5. Sole Proprietorship
A sole proprietorship, also known as a sole trader or a proprietorship, is an unincorporated business with a single owner who pays personal income tax on profits earned from the business. With little government regulation, a sole proprietorship is the simplest business to set up or take apart, making sole proprietorships popular among individual self-contractors, consultants or small business owners. Many sole proprietors do business under their own names because creating a separate business or trade name isn't necessary.
A franchise is a type of license that a party (franchisee) acquires to allow them to have access to a business's (the franchiser) proprietary knowledge, processes and trademarks in order to allow the party to sell a product or provide a service under the business's name. In exchange for gaining the franchise, the franchisee usually pays the franchisor initial start-up and annual licensing fees.
Companies and corporations that are government run are part of what is known as the public sector. The public sector employs workers through the federal, state or local government. Workers are paid through a portion of the government’s tax dollars. (Investopedia)
Travel and tourism organizations operating in the public sector can be:
1. Government-controlled - receives funding from the central government, e.g. VisitBritain
2. Local government-controlled - most local councils have a department involved with promotion and developing tourism, e.g. Birmingham City Council, Torbay Council in Devon, Pembrokeshire County Council and Belfast City Council;
3. Membership organizations - are funded from public money, but also raise income through membership subscriptions.
Charities and other nonprofit organizations are part of the voluntary sector.
The structures of the travel and tourism sector within the aforementioned organizations include (http://www.slideshare.net/hayleyblunden/preso-structure-of-the-tourism-and-travel-industry):
Information and Coordination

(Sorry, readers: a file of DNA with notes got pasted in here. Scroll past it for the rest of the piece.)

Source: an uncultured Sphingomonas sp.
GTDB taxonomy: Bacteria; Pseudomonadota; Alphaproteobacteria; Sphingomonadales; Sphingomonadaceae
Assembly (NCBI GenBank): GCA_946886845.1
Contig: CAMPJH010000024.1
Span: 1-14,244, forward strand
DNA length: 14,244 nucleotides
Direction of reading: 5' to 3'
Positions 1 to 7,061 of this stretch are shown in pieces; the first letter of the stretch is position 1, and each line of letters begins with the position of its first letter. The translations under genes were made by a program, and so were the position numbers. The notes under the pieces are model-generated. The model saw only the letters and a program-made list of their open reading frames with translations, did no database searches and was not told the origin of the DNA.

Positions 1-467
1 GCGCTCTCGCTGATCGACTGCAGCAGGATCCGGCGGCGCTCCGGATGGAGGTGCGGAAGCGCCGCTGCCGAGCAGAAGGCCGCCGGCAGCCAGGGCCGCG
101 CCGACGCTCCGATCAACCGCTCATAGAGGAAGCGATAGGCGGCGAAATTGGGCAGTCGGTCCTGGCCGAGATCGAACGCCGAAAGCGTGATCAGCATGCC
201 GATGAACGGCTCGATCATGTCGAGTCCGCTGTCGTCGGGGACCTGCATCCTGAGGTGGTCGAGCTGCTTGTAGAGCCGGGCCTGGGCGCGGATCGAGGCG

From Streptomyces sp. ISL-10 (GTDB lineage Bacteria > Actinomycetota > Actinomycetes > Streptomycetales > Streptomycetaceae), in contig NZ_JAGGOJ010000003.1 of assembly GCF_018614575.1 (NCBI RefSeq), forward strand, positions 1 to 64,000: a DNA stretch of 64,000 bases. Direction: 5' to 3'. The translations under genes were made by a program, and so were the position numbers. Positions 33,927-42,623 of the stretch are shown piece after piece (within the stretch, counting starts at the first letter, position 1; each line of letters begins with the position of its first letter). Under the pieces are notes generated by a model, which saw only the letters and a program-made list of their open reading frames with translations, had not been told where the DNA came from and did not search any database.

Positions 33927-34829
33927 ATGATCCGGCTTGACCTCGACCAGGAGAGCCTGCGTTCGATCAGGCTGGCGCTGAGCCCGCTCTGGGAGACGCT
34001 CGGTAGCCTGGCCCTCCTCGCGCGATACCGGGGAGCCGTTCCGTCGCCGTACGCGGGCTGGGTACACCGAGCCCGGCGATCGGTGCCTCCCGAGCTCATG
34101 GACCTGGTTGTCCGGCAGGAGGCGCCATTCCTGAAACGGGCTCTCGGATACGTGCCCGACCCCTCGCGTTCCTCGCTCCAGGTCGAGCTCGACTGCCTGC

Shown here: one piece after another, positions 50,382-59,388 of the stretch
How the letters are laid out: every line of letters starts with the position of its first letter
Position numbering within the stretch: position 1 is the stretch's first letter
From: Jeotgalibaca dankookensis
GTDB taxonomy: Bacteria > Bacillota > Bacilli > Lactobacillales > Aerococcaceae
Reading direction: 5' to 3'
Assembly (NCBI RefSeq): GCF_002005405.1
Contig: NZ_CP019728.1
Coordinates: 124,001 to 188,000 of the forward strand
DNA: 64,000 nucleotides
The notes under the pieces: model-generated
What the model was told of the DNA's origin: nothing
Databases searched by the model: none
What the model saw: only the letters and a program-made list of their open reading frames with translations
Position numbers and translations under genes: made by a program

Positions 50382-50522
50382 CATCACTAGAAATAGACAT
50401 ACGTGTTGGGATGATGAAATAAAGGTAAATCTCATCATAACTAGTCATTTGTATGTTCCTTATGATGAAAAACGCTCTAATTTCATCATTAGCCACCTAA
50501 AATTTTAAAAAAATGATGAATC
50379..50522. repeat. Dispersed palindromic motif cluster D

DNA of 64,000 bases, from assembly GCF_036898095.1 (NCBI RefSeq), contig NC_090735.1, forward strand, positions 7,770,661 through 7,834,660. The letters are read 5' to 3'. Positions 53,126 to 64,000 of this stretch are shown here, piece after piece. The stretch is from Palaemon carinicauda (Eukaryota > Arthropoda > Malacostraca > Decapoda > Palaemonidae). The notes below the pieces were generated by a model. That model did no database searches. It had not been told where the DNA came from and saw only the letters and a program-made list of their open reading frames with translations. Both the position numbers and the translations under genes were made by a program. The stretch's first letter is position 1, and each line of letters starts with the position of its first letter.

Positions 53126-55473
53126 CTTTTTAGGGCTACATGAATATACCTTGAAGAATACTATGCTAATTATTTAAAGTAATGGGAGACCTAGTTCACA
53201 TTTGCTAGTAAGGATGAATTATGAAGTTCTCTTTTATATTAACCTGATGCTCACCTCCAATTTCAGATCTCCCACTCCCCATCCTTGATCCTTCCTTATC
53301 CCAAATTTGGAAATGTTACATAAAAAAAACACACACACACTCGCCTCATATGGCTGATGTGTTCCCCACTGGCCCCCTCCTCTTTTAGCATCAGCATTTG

It is due to the improvement of transportation that tourism has expanded. Transportation is the main
means to carry tourists to the actual site where tourism services are provided.
Types of transportation:
Car Rental Companies
London has five major airports (visitlondon.com):
Other major UK airports are Birmingham, Manchester and London Luton.
The following is the 10 largest UK airports by total passenger traffic in 2015 (CAA Statistics):
The largest airport operator in the UK is Heathrow Aorport Holdings, followed by Manchester Airports Group. Together with British Airways and Virgin Atlantic Airways, they are part of the Aviation Foundation which lobby for the aviation needs of the United Kingdom.
The Guild of British Coach Operators
The Guild of British Coach Operators represents over 20 of the UK's top coach companies. Membership is only open to coach operators who can demonstrate the highest standards in their operations. All Guild Members offer a range of different types of coaches and seating capacities and all can provide executive coaches with features such as toilets and video/DVD players. Many also offer specialist vehicles including people carriers, super executive coaches for corporate functions or sports teams, double deck coaches, 70-seater school coaches, heritage buses/coaches (ideal for weddings or special events) and even open-top buses. Many Guild Members can also arrange a complete tour package for Groups. (coach-tours.co.uk/guild)